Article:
The Battle of Civiate

  • Wars And Conflict
  • 2 mins

By Crusader1307

Fought on June 18, 1053 - in Southern Italy, a Norman army under Humphrey of Hauteville engaged a Swabian-Italian-Lombardy Army (commissioned by Pope Leo IX), and commanded by Gerald of Lorraine. Located near Foggia, Italy - this battle finally forced Papal recognition of the Norman Southern States in Italy ( establish by their 1017 invasion of the region). The Normans had roughly 3,000 cavalrymen and around 500 infantry. The combined Papal States Army had about 6,000 infantrymen and horse.

 


The Papal States Army began their move towards the City of Civiate to attempt to link up with a Byzantine assistance force. The Normans moved in to intercept them. Due to poor harvests, the Norman supply line was weak. Hungry and in need of supplies - when the Normans engaged The Papal Army, they initially attempted to surrender and ask for terms. This offer was refused.

 


The two armies were separated by a series of small hills. The Normans arranged their cavalry into three companies (flanking) and their infantry and archers in the center. The Papal Army were arranged into two positions - the cavalry was lined up in a thin line (running along the hill line). In their center were their infantry (but they were undisciplined).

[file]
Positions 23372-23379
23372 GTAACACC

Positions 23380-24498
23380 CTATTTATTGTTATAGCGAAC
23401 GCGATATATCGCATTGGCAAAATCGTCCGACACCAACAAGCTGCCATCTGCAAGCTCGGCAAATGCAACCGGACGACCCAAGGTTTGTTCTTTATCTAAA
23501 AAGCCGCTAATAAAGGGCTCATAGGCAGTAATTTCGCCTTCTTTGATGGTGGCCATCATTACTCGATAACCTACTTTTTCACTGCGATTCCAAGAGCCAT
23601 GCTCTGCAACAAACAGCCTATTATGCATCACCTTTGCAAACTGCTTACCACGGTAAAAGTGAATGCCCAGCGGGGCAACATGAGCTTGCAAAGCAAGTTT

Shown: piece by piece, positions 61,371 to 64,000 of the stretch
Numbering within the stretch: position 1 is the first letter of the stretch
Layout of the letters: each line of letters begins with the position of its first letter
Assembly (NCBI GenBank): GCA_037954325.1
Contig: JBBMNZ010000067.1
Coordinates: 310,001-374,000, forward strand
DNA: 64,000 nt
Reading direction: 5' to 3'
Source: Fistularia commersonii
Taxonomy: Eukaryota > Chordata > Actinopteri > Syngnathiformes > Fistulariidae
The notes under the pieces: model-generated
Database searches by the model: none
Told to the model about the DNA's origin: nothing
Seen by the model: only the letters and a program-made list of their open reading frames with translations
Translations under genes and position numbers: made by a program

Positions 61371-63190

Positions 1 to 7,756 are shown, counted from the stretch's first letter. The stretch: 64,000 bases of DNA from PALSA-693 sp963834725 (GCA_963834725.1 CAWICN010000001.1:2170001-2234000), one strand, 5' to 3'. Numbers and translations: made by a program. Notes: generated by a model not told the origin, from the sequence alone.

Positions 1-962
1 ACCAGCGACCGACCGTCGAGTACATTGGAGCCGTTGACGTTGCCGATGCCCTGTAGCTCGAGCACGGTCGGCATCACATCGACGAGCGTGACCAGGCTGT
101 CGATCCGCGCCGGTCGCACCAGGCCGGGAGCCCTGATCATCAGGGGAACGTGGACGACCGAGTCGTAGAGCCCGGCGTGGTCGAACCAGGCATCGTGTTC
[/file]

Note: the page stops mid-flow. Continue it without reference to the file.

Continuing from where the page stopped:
The Normans began their attack by having their cavalry flank the Papal infantry. The infantry did not even try to resist the assault, many of them turning to run (and being cut down in the process). The Papal cavalry next drove down the hills and dismounted, attempting to support the collapsing infantry. Sword and axe, lance and arrow - The Normans cut down the Papal Knights. The clash was said to be horrible to behold (with men being cleaved of limb). The Papal Army, badly bloodied - had to withdraw from the field.

 


In the aftermath, the Normans would continue on to Civiate (not only taking it, but capturing Pope Leo!). This act forced him to finally recognize the Normal States. Unknown to the Normans, The Pope had begun to enter into secret deals with The Byzantines to raise an even larger army to again take on the Normans. This never happened due to the Pope's sudden death.